Mr. Charles F. Consaul, with whom Mr. Charles C. Heltman and Mr. Frank B. Ingersoll were on the brief, for plaintiffs in error.
Mr. Assistant Attorney General Fowler for the United States.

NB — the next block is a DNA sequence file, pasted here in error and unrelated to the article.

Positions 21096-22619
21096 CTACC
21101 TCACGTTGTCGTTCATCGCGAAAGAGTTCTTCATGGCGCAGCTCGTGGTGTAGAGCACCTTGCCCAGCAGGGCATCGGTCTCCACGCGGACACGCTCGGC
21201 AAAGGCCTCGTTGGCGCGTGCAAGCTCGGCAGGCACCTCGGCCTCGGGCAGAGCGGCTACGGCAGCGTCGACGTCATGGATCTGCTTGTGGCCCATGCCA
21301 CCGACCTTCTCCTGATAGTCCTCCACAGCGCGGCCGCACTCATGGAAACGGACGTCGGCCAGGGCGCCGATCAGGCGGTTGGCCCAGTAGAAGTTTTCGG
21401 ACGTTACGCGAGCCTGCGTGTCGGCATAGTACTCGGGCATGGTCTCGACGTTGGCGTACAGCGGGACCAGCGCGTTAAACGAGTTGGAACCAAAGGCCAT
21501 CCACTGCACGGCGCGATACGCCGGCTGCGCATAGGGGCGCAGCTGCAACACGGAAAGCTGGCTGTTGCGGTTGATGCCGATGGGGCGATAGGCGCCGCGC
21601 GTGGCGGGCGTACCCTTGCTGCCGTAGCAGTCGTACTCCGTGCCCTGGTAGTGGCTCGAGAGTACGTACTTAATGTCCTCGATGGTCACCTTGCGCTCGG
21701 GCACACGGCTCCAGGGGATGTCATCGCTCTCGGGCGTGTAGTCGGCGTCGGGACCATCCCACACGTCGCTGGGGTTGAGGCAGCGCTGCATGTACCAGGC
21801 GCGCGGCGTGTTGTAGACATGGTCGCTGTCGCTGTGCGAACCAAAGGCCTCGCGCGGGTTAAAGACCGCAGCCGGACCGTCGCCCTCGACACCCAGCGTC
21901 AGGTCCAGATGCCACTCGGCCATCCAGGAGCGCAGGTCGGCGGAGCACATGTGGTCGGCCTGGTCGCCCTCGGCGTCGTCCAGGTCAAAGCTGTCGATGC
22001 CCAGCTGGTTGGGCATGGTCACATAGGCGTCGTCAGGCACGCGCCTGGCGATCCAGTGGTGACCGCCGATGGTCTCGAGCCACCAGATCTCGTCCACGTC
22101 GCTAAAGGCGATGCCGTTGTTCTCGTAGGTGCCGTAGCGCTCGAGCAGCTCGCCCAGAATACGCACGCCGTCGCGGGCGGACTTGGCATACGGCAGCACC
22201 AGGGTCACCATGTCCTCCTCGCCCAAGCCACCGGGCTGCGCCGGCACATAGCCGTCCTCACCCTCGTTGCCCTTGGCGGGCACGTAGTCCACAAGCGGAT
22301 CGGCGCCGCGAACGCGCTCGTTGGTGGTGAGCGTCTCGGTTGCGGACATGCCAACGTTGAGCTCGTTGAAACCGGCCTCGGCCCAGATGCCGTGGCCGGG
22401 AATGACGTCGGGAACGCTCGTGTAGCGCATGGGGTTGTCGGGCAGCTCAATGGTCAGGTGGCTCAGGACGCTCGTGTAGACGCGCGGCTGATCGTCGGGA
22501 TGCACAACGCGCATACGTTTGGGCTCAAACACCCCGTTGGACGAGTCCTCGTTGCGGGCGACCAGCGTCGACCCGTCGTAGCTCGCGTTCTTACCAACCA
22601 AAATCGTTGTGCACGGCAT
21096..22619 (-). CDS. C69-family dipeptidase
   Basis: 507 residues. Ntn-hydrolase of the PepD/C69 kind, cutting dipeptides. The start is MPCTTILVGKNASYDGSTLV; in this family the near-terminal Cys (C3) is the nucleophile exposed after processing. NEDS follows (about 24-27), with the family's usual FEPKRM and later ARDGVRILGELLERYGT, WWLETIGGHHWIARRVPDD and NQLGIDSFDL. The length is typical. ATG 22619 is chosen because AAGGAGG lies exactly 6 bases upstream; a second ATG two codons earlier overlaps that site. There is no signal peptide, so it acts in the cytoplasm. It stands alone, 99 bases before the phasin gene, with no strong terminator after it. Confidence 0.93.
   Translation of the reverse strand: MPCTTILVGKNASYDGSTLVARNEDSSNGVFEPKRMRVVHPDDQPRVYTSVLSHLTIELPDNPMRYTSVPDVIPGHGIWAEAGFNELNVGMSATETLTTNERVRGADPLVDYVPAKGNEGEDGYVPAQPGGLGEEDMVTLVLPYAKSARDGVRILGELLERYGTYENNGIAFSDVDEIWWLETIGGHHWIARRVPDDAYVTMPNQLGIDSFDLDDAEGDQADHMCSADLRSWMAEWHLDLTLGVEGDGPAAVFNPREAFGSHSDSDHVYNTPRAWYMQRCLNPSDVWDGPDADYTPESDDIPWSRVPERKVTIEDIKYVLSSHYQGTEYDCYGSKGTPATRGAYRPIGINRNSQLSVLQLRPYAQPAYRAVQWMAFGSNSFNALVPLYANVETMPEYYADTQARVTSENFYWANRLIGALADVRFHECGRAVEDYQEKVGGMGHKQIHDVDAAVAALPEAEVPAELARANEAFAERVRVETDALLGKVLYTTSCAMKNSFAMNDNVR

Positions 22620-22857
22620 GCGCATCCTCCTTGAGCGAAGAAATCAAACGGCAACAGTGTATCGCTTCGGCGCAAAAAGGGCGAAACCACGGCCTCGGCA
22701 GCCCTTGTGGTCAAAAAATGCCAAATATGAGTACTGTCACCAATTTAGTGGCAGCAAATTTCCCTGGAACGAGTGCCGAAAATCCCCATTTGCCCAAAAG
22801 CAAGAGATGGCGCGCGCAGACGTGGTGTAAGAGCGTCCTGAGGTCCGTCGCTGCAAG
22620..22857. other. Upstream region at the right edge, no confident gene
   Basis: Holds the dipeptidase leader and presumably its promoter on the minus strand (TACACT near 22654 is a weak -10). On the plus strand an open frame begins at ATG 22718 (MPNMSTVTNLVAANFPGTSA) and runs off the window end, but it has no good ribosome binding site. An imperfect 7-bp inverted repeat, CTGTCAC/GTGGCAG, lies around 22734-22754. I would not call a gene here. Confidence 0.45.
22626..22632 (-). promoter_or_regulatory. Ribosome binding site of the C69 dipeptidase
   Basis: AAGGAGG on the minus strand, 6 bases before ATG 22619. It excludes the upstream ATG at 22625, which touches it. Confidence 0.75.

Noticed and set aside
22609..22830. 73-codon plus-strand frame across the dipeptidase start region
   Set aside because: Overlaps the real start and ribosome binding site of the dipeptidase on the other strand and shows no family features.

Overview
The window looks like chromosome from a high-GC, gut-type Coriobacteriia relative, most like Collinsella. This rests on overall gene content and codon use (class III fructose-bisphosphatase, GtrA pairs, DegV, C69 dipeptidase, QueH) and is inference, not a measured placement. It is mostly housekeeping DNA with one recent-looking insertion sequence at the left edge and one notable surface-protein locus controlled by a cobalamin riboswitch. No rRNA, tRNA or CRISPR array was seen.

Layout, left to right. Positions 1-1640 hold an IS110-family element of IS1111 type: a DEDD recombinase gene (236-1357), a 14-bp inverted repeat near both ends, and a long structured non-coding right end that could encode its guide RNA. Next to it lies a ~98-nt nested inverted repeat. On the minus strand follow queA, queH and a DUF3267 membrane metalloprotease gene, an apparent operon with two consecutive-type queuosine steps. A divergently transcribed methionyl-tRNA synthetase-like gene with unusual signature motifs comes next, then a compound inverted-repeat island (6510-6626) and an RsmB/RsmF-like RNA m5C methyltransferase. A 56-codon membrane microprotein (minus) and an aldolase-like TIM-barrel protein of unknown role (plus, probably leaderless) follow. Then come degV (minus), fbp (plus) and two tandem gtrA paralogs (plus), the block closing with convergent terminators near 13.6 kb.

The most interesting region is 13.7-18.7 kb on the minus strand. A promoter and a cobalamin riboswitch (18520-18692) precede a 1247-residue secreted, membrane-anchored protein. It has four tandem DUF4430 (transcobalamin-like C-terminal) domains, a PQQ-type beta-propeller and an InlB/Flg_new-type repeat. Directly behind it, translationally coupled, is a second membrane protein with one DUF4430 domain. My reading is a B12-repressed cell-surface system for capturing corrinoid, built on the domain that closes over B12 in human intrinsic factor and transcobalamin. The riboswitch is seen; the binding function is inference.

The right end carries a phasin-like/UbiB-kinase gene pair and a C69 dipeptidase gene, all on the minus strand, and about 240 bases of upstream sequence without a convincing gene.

This is a writ of error to the Supreme Court of the Philippine Islands to review a proceeding in which the plaintiffs in error, Louis A. Dowdell and Wilson W. Harn, together with one Charles H. MacIlvaine, were convicted in the Court of First Instance of the Philippine Islands upon an amended complaint which charged that the three persons named, as Inspectors and Lieutenants of the Philippine Constabulary, in the Province of Samar, Philippine Islands, conspired together to abstract, steal and convert to their own use certain public funds in the custody and control of Dowdell as supply officer, and guarded by Harn as officer of the day; that in pursuance of the conspiracy the three defendants, with the intent and purpose of stealing, and converting the same to their own use, unlawfully, feloniously and willfully removed the same from the office of the Philippine Constabulary to the residence of the said Harn in Catbalogan in said Province, and did there conceal the same, and during the night, in pursuance of said conspiracy, and for the purpose of concealing the evidence of their crime and of deceiving their superior officers concerning the disappearance of said public funds, did take and remove the safe, in which said funds had been kept in the office of the Philippine Constabulary, and caused the same to be taken and conveyed out into the bay adjacent, and there sunk in the waters of the bay. The public funds abstracted and taken consisted of Philippine coin and paper currency of the value of nine thousand, nine hundred and seventy-one pesos and twenty-six centavos, equivalent in value to forty-nine thousand, eight hundred and fifty-six pesetas, in violation of paragraph three of article three hundred and ninety of the Philippine Penal Code.